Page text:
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green streets
thoughts, ideas + dialogues on urban revitalization, smart growth + neighborhood development
Curated by Lauren Moss
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Adventure Playgrounds & Mutli-Use Destinations

Adventure Playgrounds & Mutli-Use Destinations | green streets | Scoop.it

There has been a recent burst of interest in adventure playgrounds, which “depend on ‘loose parts,’ such as water, sand, balls, and other manipulable materials.” Thoughtful articles from The Guardian‘s Justin McGuirk, Kill Screen‘s Yannick LeJacq, and Cabinet magazine’s James Trainor have each explored the history of this movement within the past couple of months, revisiting everything from Aldo van Eyck’s work in Amsterdam following WWII, to the unique cast of characters behind the surge of interest in London and New York in the 1960s.

To see so much solid new writing on this subject should be encouraging to anyone who hopes to see kids playing amidst wood chips again. Unstructured play is having a moment, and moments are meant to be capitalized on.

 

Cities are where us “grown-ups” play at leading meaningful and enjoyable lives, so it may be helpful (if anecdotal) to think of playgrounds as the staging areas for the cities of tomorrow. If we want to live in siloed cities, with offices here, houses there, and all quarters safely demarcated by wide arterial roads, we should probably go right on ahead building playgrounds where the slides and plastic tic-tac-toes cower away from each other. But if we want bustling, creative cities full of the surprise and serendipity that makes urban life so enjoyable, we might want to start thinking about playgrounds as microcosmic multi-use destinations...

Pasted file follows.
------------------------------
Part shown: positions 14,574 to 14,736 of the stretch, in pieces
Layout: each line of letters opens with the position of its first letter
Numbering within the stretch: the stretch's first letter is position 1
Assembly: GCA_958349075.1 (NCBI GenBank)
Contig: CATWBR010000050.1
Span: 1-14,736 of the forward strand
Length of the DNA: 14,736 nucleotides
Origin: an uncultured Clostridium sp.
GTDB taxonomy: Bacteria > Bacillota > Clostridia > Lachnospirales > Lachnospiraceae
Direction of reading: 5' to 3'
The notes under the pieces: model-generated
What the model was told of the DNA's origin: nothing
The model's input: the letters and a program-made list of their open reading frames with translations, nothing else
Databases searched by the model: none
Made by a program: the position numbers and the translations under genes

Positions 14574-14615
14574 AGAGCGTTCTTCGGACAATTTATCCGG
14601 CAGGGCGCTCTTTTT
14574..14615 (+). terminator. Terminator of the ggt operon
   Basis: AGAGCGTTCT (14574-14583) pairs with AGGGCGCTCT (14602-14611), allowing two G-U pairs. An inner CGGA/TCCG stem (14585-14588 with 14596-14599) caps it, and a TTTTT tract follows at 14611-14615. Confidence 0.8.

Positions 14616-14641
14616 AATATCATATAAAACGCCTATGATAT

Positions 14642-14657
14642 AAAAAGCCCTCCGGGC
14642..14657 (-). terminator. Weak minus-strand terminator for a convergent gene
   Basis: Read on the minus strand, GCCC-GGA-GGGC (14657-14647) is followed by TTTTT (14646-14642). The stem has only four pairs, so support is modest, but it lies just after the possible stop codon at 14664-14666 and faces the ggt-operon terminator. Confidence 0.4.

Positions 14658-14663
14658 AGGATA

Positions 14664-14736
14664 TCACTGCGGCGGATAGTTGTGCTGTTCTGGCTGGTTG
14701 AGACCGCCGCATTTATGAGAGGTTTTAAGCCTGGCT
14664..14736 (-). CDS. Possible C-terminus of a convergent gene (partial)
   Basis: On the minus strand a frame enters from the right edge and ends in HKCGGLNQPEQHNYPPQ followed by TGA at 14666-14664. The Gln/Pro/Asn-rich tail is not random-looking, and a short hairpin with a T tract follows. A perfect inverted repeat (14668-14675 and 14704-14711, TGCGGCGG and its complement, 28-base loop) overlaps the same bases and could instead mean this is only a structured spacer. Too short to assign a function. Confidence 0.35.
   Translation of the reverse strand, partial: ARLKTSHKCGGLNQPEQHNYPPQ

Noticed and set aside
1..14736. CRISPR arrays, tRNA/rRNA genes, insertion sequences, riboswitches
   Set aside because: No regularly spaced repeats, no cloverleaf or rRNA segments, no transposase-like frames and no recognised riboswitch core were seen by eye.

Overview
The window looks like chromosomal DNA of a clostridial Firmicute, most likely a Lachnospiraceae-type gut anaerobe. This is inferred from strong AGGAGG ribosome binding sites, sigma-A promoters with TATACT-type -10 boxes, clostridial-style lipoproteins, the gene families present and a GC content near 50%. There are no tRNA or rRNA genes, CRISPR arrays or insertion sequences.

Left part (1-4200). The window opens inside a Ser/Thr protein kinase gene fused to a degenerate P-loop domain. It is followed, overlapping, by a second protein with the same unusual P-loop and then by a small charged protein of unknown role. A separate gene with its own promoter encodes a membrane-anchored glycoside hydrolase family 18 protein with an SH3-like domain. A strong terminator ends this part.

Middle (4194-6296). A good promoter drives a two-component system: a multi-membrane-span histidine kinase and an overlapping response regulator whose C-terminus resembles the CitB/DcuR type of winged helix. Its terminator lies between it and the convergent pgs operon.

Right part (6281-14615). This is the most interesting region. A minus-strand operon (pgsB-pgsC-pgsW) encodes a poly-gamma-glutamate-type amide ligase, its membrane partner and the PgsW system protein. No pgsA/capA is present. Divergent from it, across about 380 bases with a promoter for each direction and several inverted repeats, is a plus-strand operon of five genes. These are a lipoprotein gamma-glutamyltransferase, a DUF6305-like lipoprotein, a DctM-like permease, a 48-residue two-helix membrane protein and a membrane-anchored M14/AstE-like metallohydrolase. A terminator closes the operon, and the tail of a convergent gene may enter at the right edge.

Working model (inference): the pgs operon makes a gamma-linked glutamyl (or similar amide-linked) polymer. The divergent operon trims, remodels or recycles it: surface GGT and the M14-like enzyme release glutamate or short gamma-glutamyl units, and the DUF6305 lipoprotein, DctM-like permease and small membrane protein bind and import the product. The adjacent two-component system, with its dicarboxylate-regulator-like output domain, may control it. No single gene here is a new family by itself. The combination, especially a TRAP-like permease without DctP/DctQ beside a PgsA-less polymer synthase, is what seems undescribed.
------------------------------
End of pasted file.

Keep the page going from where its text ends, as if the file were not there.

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Donna Sharp's comment, July 26, 2012 12:25 AM
I think that the idea of adventure playgrounds is a wonderful idea; I even think that my two little boys would have the time of their lives there but I also think that there is a time and place for playgrounds of this type. I do not think that school yard playgrounds should be fully converted to such because the schools and districts first need to think about the children’s safety and it would be implausible to have enough adult supervision during recess.
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Children in Cities: Forging a Sustainable Urban Future

Children in Cities: Forging a Sustainable Urban Future | green streets | Scoop.it

Over half the world’s people – including more than one billion children – make their homes in the world’s cities, where the interconnectedness of economic, social, and environmental inequality is manifest.

The Rio+20 Conference will consider, among other things, what it takes to ensure that cities grow in a sustainable way. The transformations it envisions present an opportunity to extend the benefits of development to those currently excluded, by making sure that social support is a feature of the green economy...

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